And then she sits back and waits for her comments.
That is her favorite part of blogging: the comments from her grandparents, aunts, uncles and cousins. On the day she got 7 comments, Christa threw back her head and proclaimed, "I love my life!"
I'm ve-ery careful with Christa's blog. I didn't post any personal information about Christa when I set up her blog. And I read all her comments. I send out an e-mail to family, letting them know when Christa's posted a new entry. It's a great way to keep in touch with all her long-distance relatives. And she's creating a fun summer journal too.
Sometimes acts of desperation can create something unexpected and worthwhile.
Who'd have thought it?

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Monday, June 02, 2008

News of Interest for Late-in-Life Moms June 2, 2008

News to know:

Congrats to celebrity Daddy-Come-Lately, actor Jack Black, 38, and his wife, Tanya, 37, a singer ans musician, whose second son was born "about a week ago."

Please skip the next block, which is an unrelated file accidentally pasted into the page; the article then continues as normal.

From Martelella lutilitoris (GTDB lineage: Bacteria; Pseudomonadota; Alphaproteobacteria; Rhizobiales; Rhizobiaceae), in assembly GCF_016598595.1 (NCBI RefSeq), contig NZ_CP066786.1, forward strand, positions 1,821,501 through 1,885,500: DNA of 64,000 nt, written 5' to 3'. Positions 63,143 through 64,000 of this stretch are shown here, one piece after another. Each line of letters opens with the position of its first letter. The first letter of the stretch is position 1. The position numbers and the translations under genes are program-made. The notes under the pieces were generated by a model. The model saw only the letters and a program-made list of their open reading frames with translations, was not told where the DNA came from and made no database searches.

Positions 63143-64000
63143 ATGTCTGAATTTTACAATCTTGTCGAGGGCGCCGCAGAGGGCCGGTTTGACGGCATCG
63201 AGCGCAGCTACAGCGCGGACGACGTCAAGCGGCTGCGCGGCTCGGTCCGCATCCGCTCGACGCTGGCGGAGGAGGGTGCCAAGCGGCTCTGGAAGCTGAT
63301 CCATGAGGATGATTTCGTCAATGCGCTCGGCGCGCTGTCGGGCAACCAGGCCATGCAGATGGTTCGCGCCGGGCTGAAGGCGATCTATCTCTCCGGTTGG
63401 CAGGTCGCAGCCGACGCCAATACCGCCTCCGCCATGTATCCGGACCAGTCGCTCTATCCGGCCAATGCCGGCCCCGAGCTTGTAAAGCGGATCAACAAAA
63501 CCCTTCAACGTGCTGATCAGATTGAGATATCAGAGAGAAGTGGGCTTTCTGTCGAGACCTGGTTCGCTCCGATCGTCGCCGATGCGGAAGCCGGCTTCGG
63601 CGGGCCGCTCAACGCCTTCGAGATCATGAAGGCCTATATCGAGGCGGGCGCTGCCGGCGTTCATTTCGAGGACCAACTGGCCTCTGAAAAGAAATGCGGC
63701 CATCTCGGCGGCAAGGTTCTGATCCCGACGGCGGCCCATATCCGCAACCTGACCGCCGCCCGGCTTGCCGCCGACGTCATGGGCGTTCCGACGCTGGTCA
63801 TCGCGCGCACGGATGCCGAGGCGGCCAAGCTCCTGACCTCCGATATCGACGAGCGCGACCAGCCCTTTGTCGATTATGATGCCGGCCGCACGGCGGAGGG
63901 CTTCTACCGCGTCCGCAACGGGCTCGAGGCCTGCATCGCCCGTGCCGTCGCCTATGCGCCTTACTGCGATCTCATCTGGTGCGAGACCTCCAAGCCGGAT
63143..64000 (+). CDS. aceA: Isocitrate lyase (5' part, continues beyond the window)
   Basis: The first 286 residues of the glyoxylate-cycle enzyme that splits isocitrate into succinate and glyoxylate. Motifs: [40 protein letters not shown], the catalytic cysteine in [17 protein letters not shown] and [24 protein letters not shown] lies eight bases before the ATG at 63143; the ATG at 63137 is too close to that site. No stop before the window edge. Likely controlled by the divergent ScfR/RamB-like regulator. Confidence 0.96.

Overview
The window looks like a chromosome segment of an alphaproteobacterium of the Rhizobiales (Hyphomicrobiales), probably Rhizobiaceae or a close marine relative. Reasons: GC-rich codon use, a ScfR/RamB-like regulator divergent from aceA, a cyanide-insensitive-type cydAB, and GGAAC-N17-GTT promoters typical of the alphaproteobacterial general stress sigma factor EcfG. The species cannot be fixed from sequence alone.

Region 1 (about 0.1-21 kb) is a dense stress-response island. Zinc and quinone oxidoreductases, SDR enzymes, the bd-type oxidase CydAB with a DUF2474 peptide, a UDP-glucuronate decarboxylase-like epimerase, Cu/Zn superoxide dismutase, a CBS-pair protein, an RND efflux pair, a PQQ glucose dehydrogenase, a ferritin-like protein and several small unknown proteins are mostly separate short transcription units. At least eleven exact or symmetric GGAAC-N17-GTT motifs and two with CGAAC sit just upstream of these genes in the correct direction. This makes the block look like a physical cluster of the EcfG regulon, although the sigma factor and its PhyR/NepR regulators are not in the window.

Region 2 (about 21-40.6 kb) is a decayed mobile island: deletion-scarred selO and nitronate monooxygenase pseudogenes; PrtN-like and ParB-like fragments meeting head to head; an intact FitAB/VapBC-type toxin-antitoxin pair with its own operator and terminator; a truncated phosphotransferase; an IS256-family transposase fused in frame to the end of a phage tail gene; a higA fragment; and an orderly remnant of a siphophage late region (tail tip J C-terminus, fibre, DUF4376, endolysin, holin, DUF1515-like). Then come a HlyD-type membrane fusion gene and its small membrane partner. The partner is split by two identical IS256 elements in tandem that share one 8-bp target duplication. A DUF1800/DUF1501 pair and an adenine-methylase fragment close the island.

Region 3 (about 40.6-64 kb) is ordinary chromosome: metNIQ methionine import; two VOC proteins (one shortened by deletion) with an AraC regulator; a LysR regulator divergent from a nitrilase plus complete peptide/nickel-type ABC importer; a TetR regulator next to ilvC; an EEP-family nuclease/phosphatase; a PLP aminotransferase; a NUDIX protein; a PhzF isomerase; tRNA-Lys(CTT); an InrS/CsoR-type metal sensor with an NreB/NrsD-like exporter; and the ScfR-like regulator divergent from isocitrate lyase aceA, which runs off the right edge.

Germs may play role in sudden baby deaths
Researchers say bacteria may be a contributing factor in sudden infant death syndrome (SIDS) one of the leading causes of death for children under 1.
According to a study published in the Lancet, researchers found potentially dangerous bacteria such as Staphylococcus aureus and E. coli in nearly half of all babies who died suddenly and without explanation over a decade at a London hospital.

For moms, more kids can mean fewer teeth
Women who gave birth to more children tended to lose more teeth during their lives, regardless of whether they were rich or poor, U.S researchers found

C-sections may be behind rise of preemie births
Premature births of U.S. babies have been climbing since the mid-1990s and the increase is being driven by Caesarean section deliveries, according to a new study. From 1996 to 2004, the rate of premature births rose by about 10 percent.